Did the Faith and Freedom organizers remember the 2016 presidential candidate’s unintended exposure of biblical ignorance when he called Second Corinthians “Two Corinthians” at Liberty University? Liberty is the Bible-believing school founded by Jerry Falwell, Sr., as a Christian counter-weight to the godless universities that were eroding America’s foundations. And, if Faith and Freedom is about freedom, why invite the president who drove a lawful peaceful Black Lives Matter demonstration from Lafayette Park with tear gas — in order to pose in front of an historic Episcopal Church holding a borrowed Bible upside down?

Wisdom calls aloud in the street, 
      she raises her voice in the public squares; 
at the head of the noisy streets she cries out, 
     in the gateways of the city she makes her speech: 

“How long will you simple ones love 
    your simple ways? 
How long will mockers delight in mockery
   and fools hate knowledge?’” — Book of Proverbs 1:20-22.

What would Donald Trump say after the House Select Committee on January 6 had held its first three public hearings, providing irrefutable evidence of intense pressure on Vice President Pence? What would he say to the sworn testimony of former Attorney General Bill Barr and others that there was no evidence of fraud, that the election had not been stolen? What would he say about Ivanka’s sworn testimony that she believed the Attorney General because she trusted him. How would Mr. Trump respond to Barr’s sworn testimony that the president appeared to be “out of touch with reality”?

A clear and present danger

How would he rebut Conservative Republican retired federal Judge J. Michael Luttig’s live testimony? The judge testified that the January 6 attack on the Capitol was part of a “well-developed plan by the former president to overturn the 2020 election at any cost, so that he could cling to power that the American people has decided to confer upon his successor,” and that he considers Trump and his “Big Lie” legitimizers “a clear and present danger”?

The Speech for “Road to Majority”

From the podium of the Faith and Freedom convention, he practiced what Roy Cohn and Roger Stone had taught him. Always go on offense; never go to the defensive side of the line of scrimmage. “Mike Pence had a chance to be great,” he said. “He had a chance to be historic. Mike Pence did not have the courage to act!” He said nothing about his last phone call with the vice president on January 6 in which he called Pence a “wimp” and worse, according to the sworn testimony of his daughter Ivanka, the White House Attorney, and White House staff who were in the Oval Office. In his speech to the Faith and Freedom convention, Trump disparaged the vice president as a “human conveyor belt” for going forward with counting the votes that would certify results of the election. He had considered calling Pence a “robot.”

Historical Flashback by historian Heather Cox-Richardson

On August 9, 1974, Nixon became the first president in American history to resign.

[Barry} Goldwater, along with House Republican Leader John Jacob Rhodes and Senate Republican Leader Hugh Scott, entered the Oval Office around 5 p.m. The Arizona senator sat directly in front of Nixon’s desk, the others to the side. Goldwater told Nixon he had perhaps 16 to 18 Senate supporters left – too few to avoid ouster. Congressman Rhodes said House support was just as soft.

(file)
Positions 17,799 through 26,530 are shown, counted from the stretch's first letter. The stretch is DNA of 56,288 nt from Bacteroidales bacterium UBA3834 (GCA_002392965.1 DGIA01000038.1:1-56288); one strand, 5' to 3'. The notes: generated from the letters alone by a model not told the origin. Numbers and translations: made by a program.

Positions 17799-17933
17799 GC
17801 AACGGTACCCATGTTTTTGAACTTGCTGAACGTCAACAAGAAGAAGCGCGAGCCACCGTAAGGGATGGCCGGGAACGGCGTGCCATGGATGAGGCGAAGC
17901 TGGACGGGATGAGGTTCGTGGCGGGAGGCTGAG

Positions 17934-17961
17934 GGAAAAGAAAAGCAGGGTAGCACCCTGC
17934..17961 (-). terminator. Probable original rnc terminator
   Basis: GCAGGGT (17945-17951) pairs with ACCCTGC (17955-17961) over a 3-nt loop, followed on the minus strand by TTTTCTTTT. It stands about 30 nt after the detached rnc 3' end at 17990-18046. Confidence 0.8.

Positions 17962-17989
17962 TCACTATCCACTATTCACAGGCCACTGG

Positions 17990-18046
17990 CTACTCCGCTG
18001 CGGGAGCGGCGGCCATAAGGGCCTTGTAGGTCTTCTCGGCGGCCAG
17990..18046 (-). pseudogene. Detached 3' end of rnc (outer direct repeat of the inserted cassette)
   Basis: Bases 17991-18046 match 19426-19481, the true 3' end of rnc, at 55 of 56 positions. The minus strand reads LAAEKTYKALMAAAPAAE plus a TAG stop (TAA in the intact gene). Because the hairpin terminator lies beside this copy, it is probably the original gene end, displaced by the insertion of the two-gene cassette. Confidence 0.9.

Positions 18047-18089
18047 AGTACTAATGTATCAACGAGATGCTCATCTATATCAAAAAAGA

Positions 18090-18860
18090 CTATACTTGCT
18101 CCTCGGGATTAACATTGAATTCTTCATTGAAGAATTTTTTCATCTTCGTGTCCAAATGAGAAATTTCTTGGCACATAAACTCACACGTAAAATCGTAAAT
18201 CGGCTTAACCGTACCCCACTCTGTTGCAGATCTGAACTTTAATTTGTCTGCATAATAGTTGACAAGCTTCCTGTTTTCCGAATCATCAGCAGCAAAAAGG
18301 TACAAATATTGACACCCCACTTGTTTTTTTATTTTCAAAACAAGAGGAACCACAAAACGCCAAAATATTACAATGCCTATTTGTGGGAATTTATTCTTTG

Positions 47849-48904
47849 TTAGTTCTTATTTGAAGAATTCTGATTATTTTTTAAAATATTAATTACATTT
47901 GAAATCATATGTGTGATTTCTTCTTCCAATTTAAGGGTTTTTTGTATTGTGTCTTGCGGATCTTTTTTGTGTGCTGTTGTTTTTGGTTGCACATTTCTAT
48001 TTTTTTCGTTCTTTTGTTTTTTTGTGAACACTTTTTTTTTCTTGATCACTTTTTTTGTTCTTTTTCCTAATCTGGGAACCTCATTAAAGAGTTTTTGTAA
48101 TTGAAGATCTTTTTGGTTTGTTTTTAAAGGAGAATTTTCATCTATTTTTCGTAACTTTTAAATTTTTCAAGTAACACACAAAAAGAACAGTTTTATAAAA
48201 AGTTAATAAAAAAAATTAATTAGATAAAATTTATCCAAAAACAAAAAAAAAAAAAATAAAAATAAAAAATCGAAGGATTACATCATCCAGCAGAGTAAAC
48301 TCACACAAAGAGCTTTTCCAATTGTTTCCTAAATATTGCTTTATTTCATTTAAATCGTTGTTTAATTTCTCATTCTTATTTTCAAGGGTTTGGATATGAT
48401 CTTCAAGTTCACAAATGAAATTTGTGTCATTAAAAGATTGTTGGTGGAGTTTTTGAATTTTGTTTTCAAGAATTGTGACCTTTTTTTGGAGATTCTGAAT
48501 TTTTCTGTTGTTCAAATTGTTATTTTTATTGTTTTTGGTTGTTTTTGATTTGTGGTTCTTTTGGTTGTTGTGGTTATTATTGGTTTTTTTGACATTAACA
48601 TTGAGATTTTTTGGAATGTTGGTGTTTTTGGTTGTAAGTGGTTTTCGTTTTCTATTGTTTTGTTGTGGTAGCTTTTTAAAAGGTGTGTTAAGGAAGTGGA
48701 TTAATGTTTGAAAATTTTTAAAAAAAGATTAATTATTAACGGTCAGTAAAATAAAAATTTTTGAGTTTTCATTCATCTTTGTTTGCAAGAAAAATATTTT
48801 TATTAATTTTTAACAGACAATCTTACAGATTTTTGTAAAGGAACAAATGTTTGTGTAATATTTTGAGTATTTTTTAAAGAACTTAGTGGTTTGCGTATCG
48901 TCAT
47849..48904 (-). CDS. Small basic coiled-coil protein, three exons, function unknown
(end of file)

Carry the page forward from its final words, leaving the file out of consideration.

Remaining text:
Rather than admit guilt, though, he told the American people he had to step down because he no longer had the support he needed in Congress to advance the national interest. He blamed the press, whose “leaks and accusations and innuendo” had been designed to destroy him. His disappointed supporters embraced the idea that there was a “liberal” conspiracy, spearheaded by the press, to bring down any Republican president.

When his replacement, Gerald Ford, issued a preemptive blanket pardon for any crimes the former president might have committed against the United States, he guaranteed that Nixon would never have to account for his illegal attempt to undermine his Democratic opponent, and that those who thought like Nixon could come to think they were above the law.

“What I admire about Nixon was his resilience,” one of Nixon’s 1972 operatives told a reporter decades later, ‘It’s attack, attack, attack!’ “

That operative, who sports a tattoo of Nixon on his back, was Roger Stone, who went on to advise Donald Trump’s political career.

Heather Cox Richardson, Letters from and American, June 17,2022

Leave no Stone unturned

Not every resilient thing is worthy of praise. Roger Stone is resilient. Nuclear waste is resilient. Attack, attack, attack is resilient. Never defend! “Repeat, repeat, repeat. Attack, attack, attack! Never show weakness. Only show strength!

Who will remove the Stone? What congressional delegation will do for America what John Jacob Rhodes, Hugh Scott, and Barry Goldwater did when they walked into the Oval Office to tell President Richard Nixon it was time to resign? Who will go to Mar-a-Largo to tell Donald Trump that his game is over, that he can no longer lie his way out of the sand trap, that they will not pull him out to put him back on the course? When and how will the Republican National Committee (RNC) re-gain enough respect for the U.S. Constitution to tell the world that the “Big Lie” was a lie? When will Faith and Freedom become faithful to the Lord it professes?

Gordon C. Stewart, public theologian, author of Be Still! Departure from Collective Madness (2017 Wipf and Stock), Brooklyn Park, MN, June 21, 2022.